TX hospital may pay patients' ACA premiums to save costs

Parkland insurance

Credit: WFAA

Parkland Memorial Hospital in Dallas is considering paying to insure the uninsured it treats, because that might be cheaper than underwriting their medical care.

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by Janet St. James

WFAA

Posted on October 2, 2013 at 1:12 PM

DALLAS — Ronald Morgan just learned his infected finger may have to be amputated. But that may not be the most painful part.

"Honestly, paying the bill for the amputation... I mean, because if I have to lose my finger, that's part of God's process, but the bill still has to come," Morgan said.

Morgan is self-employed. He makes too much to qualify for Medicaid, but not enough to pay for health insurance. He also has a pre-existing medical condition, which would increase insurance premiums.

Right now, Morgan pays medical bills out of his own pocket. He needs Parkland Memorial Hospital to give him a substantial break on his bill.

In the future, the hospital might do much for more than that.

Parkland is considering paying the health insurance premiums for some of their patients, because that might be cheaper than giving them free health care.

“We are considering that,” said Sharon Phillips, a registered nurse and senior vice president at Parkland. "We won't know until we see the rates."

“That’s not approved at the board level or any level," she noted. "But we’re looking at the fact that Texas did not expand Medicaid, so, we want the people in Texas to be as benefited by the Affordable Care Act as any state that did expand Medicaid."

Phillips said Parkland executives will be studying the low-cost policies on the federal health insurance exchange very carefully, once the policies are posted at the HealthCare.gov Website.

According to county officials, Dallas ranks fourth in the nation in the number of uninsured. Parkland alone spent $685 million in uncompensated care last year.

"You spend more in county tax dollars to take care of the uninsured than you do in all other services combined,” said Dallas County Judge Clay Jenkins.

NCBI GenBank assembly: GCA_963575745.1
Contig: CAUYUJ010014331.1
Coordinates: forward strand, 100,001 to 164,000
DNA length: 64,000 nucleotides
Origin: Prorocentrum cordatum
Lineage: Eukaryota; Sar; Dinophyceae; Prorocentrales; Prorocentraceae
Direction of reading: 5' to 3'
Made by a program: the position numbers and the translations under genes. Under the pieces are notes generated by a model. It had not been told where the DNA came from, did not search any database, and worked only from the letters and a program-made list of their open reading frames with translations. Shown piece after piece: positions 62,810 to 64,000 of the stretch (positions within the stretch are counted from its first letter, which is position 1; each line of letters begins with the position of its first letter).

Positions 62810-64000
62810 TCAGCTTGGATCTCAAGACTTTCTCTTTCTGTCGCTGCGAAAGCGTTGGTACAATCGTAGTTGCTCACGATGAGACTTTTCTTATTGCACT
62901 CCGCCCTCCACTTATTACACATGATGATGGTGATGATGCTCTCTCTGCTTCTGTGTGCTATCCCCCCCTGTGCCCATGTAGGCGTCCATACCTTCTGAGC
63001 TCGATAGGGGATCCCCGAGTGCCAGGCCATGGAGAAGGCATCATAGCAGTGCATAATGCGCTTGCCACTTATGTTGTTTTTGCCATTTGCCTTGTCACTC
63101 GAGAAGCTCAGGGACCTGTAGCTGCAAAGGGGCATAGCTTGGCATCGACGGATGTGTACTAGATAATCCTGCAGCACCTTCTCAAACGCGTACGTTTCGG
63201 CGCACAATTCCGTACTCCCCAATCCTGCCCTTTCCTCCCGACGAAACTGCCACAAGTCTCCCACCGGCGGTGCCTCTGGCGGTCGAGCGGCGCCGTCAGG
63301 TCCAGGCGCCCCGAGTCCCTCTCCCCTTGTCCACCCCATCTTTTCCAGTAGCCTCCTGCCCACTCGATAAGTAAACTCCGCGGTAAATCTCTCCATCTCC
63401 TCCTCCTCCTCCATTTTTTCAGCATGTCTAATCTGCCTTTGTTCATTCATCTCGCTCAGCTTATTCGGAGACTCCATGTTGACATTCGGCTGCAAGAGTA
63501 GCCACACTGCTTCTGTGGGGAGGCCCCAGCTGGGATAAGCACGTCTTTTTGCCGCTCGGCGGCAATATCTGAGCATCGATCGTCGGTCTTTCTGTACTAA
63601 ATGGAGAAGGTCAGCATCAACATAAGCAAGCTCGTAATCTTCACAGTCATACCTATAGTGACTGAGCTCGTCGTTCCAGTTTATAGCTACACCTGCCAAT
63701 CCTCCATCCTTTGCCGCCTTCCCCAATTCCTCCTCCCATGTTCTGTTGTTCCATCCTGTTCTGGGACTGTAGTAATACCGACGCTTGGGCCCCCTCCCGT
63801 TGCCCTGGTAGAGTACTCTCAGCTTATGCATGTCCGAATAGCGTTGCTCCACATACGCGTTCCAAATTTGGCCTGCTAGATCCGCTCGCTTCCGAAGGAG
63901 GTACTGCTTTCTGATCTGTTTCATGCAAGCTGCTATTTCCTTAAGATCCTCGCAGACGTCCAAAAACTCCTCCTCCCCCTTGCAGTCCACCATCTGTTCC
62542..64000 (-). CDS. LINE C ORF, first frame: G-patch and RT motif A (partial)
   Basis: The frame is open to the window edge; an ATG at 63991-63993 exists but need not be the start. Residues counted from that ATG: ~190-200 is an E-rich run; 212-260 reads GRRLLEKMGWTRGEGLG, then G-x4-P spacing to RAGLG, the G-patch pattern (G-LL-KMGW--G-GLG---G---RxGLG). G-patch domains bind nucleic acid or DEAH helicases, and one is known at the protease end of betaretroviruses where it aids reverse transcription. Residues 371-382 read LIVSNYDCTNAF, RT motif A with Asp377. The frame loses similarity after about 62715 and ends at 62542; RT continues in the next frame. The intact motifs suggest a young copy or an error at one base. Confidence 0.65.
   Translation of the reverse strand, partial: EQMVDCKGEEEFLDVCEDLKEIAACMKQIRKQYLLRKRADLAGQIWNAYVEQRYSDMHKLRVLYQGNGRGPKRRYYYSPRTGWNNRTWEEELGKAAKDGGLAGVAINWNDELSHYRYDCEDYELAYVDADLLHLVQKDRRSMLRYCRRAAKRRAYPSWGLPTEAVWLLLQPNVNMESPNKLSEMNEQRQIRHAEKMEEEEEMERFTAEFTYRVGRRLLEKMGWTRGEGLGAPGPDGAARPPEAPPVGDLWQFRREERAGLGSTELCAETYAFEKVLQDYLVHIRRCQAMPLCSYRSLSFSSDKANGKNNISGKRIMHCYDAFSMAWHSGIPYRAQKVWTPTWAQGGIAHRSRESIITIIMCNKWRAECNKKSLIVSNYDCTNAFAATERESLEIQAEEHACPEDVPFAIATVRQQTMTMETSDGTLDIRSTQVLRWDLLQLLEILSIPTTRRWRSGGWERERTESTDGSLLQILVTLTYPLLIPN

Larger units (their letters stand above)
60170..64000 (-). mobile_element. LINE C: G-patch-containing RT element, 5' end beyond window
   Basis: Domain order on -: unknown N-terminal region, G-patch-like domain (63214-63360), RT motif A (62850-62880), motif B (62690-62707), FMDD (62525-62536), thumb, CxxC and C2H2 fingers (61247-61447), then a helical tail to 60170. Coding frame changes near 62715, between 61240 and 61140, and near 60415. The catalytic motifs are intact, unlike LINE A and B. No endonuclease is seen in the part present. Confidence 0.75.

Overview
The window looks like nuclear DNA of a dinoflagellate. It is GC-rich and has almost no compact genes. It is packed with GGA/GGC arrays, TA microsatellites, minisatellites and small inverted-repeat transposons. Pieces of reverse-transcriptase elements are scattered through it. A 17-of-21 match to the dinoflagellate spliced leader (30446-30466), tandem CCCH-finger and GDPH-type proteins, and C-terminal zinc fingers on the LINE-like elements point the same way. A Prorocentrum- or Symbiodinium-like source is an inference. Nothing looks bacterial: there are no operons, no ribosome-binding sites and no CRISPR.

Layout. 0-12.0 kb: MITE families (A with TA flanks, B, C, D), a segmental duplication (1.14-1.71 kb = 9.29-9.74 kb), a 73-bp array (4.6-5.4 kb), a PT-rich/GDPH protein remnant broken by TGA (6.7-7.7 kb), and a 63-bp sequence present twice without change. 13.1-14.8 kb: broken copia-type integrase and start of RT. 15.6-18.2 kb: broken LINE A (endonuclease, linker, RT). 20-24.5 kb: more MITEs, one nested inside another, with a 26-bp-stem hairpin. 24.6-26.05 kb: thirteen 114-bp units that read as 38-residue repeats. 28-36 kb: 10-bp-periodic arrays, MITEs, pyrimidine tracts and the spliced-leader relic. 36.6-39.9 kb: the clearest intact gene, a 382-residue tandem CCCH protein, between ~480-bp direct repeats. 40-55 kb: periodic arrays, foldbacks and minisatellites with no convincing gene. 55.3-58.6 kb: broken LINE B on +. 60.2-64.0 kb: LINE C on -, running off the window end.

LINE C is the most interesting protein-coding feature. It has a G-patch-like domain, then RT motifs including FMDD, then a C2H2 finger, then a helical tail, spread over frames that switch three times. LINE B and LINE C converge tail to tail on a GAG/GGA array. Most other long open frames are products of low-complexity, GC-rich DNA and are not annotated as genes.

He is spending considerable time getting the word out to residents about the importance of signing up for discounted health insurance once the exchange opens October 1. Jenkins said getting residents insured isn’t just good for them; it may be very good for the health of the county budget.

"If we can take some of our 30 percent of our population that are currently uninsured and get them coverage, that's the best thing we can do — not only for their quality of life, but for the taxpayers who currently are footing the bill when those people go to the emergency room," Jenkins said.

Parkland could recoup what it spends on policies by filing for and receiving reimbursement for medical care the hospital provides. The risk is that patients with policies could also choose to get care elsewhere.

"That's a possibility,” Sharon Phillips said. “Again, we're looking at all angles. How do we reposition ourself and become more and more agile in these times, and with these kinds of changes coming down the pike?"

The plan doesn't include illegal residents, who aren't eligible to get health insurance in the federal marketplace, but are treated at Parkland as part of its mission.

Ronald Morgan said if Parkland pays for his policy, he'll pay them back with his loyal business as a patient.

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